Grants reform good news for cardiovascular research

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The Heart Foundation has supported the National Health and Medical Research Council's move to reform its Grants Program by improving the efficiency of grants' assessment and awards and optimising investment to support teams of researchers focused on major health burdens such as cardiovascular disease.

The Heart Foundation today welcomed the NHMRC’s actions to reform its Grants Program to optimise investment in health and medical research and ensure the best possible outcomes.

Heart Foundation Chief Medical Advisor Professor Garry Jennings said that the review, as well as the government’s initiatives in health and medical research, were encouraging.

“These initiatives will support teams of researchers addressing major health burdens such as cardiovascular disease while at the same time increasing the efficiency of the grant assessment and awards machinery,” he said.

“At the Heart Foundation we focus on supporting early to mid-career researchers and recognise there is a growing shortfall in capacity of cardiovascular researchers, particularly in this group.

“Cardiovascular research is an important area which is already suffering reduced capacity despite the scale of the burden of heart disease on the community.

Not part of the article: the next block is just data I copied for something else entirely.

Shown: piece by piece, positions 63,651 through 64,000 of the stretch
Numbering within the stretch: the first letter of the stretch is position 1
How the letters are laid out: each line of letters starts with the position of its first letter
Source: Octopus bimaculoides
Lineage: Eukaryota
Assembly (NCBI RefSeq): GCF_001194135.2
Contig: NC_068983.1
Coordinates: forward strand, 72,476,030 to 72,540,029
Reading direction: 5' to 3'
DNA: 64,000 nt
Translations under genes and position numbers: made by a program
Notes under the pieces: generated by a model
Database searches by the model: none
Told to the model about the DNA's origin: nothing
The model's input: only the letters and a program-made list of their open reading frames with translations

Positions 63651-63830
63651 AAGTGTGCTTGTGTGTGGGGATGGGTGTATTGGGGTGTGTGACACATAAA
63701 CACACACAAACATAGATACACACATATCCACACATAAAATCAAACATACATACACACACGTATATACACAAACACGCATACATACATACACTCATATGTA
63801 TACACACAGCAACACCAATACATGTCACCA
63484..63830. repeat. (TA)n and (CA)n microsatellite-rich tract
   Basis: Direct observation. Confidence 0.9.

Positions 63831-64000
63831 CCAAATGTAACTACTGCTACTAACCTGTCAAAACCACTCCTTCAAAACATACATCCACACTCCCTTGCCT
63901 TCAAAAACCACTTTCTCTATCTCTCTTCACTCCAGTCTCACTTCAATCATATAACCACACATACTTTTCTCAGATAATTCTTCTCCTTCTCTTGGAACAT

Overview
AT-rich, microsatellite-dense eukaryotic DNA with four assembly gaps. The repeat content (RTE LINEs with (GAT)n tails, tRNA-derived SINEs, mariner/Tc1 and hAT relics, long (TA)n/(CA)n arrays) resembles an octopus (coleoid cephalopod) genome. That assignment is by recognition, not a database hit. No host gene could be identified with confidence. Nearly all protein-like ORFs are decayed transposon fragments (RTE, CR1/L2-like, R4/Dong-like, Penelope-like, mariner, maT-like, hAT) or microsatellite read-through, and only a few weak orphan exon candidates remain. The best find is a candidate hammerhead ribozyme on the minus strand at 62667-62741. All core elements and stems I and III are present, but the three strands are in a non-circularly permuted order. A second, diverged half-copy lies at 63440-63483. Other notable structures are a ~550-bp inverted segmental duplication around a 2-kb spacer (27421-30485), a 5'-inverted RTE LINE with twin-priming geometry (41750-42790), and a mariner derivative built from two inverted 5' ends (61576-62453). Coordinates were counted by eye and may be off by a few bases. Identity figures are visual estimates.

“Heart disease remains the single biggest killer of all Australians with 19,777 deaths caused by the disease in 2015. Heart disease was also a factor in nearly one in five deaths in 2015.”

“The problem of heart disease is far from ‘solved’, although research such as that funded by these grants will help make significant inroads.”

In February, The Heart Foundation also announced a first-of-its-kind grant of over $5 million for research into the prevention of stroke.

“This grant comes in addition to the $17.5 million we are already investing in heart research this year,” added Prof Jennings.

“The Heart Foundation is the largest non-government funder of cardiovascular disease research in Australia, and since 1962 we have proudly invested nearly $560 million (in today's value) in cardiovascular research,” he said.

This ongoing investment has led to important breakthroughs in understanding the causes of heart disease and helped to develop treatment, management, and prevention strategies that support individuals and whole populations to reduce their risk of poor cardiovascular health.

“We’re supportive of any reforms that help cardiovascular researchers to focus on doing what they do best – helping to improve the heart health of all Australians.”

Media contact: Tina Wall 0427 591 638

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